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Australia: The Land of Sunshine



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The flowers generally last a few months in Spring - maybe from August to October, @Judith. We have a few plants where we are, and they also smell very beautiful! Unfortunately, I cannot send the smell to you. 🙂

We're out of town, but there are market gardens in town which grow a variety of different vegetables. They have irrigation systems, though, so that definitely helps! We also grow our own vegetables with the help of our watering system. Currently, our spinach plants are going crazy!
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Ummm, lush grass, @Judith? Outback Australia usually looks more like this:



But near the coast and in irrigated areas, plenty of food can be grown.
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I have read that there are many varieties of wattle. So many, that at least one type is in flower every day of the year.

But the Golden Wattle, as @Lillian said, flowers in spring. I love the smell of it too!
Thanks for the photo, @Pat B . I was repeating Lillian’s words about “lush grasses“ in wetter places. It sounds as if there are both dry places and wet places so both are correct.
@Lillian , lots of spinach sounds wonderful to me!
What do your sheep eat? Are there grassy fields for them to enjoy?
I wish I could smell a golden wattle! What do they smell like? Lilacs?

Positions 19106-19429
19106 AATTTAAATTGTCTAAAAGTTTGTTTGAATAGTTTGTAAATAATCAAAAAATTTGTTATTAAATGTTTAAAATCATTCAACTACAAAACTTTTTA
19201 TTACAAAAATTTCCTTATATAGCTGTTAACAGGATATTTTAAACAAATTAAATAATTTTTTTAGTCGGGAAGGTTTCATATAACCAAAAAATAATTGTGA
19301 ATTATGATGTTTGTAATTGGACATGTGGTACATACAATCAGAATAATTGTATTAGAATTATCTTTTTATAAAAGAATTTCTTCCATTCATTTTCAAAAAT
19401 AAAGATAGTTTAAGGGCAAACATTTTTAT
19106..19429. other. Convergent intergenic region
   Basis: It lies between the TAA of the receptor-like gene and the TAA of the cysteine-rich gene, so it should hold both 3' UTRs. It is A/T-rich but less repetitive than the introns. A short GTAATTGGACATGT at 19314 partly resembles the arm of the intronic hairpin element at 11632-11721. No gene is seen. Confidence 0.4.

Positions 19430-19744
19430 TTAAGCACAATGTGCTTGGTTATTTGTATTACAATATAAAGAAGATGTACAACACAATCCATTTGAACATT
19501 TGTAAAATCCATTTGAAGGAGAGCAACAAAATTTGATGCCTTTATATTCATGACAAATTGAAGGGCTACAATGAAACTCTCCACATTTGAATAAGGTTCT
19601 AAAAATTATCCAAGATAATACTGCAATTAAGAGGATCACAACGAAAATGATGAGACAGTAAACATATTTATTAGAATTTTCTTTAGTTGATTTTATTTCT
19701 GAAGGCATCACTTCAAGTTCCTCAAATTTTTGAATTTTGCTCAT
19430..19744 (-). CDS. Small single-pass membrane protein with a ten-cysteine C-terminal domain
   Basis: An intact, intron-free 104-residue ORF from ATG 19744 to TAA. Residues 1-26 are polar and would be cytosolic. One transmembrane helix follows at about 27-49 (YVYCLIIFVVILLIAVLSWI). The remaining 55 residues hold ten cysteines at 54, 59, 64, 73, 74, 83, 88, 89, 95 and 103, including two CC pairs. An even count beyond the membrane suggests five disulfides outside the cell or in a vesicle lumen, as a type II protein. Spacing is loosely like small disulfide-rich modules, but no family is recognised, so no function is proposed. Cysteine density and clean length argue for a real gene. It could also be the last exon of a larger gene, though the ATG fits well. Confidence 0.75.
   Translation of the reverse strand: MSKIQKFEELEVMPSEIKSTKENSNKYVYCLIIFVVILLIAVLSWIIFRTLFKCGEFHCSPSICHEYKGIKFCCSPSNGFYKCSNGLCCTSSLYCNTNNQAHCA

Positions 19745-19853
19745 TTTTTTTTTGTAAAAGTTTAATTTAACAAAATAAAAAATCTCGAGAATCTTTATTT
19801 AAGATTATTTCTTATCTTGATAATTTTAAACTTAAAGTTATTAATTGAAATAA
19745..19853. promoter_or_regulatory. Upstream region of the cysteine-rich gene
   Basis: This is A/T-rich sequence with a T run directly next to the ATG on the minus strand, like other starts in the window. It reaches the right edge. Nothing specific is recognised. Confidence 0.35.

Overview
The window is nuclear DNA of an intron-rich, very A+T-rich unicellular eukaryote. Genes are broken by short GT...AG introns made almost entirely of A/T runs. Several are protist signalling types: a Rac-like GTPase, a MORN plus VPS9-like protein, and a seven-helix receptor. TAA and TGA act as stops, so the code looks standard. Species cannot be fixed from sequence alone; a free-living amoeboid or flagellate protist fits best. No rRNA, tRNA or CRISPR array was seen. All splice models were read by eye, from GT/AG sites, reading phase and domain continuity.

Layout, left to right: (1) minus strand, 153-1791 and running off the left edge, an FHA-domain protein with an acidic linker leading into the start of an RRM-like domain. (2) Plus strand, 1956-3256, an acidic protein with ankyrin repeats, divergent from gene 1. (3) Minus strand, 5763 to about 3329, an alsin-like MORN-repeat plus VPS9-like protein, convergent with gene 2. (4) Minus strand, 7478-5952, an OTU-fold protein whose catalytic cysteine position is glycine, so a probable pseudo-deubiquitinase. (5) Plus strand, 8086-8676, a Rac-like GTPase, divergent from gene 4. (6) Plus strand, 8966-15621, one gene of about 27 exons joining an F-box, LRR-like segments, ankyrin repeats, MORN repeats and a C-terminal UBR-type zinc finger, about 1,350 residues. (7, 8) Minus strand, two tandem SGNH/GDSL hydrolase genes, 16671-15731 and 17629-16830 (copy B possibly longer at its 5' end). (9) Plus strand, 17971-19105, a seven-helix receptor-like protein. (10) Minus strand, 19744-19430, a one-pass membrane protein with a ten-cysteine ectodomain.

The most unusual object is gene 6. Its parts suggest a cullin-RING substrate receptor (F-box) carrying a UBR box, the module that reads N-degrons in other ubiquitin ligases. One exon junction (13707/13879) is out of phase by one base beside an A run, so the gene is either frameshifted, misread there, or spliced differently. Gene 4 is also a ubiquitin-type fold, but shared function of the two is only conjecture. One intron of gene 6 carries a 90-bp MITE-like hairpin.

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Whoops, you're quite right! Lillian mentioned the lush grass first. It's such a big country, so there is plenty of variety of landscape and rainfall.

We have a small home garden that is currently growing tomatoes and capsicums.

And I am sorry, I can't describe what wattle smells like. It just smells like wattle. I was walking near my mother's house a few months ago when I noticed the smell of wattle. When I looked around, yes! There was a tree full of blooms.
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Right now, we're supplementing our sheep with hay and grain as we're in a low-rain area, @Judith. There is not much grass at the moment, but there has been some rain recently, so there are a few green blades coming up! We have also sown some crops in a couple of paddocks, so these should be ready in a few months.

Homegrown tomatoes taste absolutely delicious, @Pat B. Do you have a lot growing?

Yes, the golden wattle has a unique smell. It is very, very sweet and can be smelled a fair way away from where the plant actually is.
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@Lillian I love tomatoes so any I can grow reduce the grocery bill. We only have about 12 plants, otherwise we end up with stacks all at once! Sometimes we'll give away garden produce to family or neighbours.

I hope you get some follow-up rain. All the best for the new grass, it's always exciting to see.
It has been such fun to have both @Lillian and @Pat B here representing Australia...then to have @Namrata Tejwani add her photos and stories, has made this such an excellent thread.
I am hoping that @Lillian gets rain for her sheep. We have been having so much of it here. 18 out of 24 days it has rained and next week looks rainy too. Our plants enjoy it, they are all flowering, but we feel so soggy! If I could only send some to you I would!
Tomatoes can be challenging to grow here. They get blight from too much rain, a fungus, but when they do grow well they are amazing! I like the small cherry tomatoes...will eat them like candy. I also throw them into a frying pan until they burst into a delicious sauce. I will add basil from my garden. Can you grow basil or any other herbs?
Is it possible for you to meet one another some day? Do you live far from one another?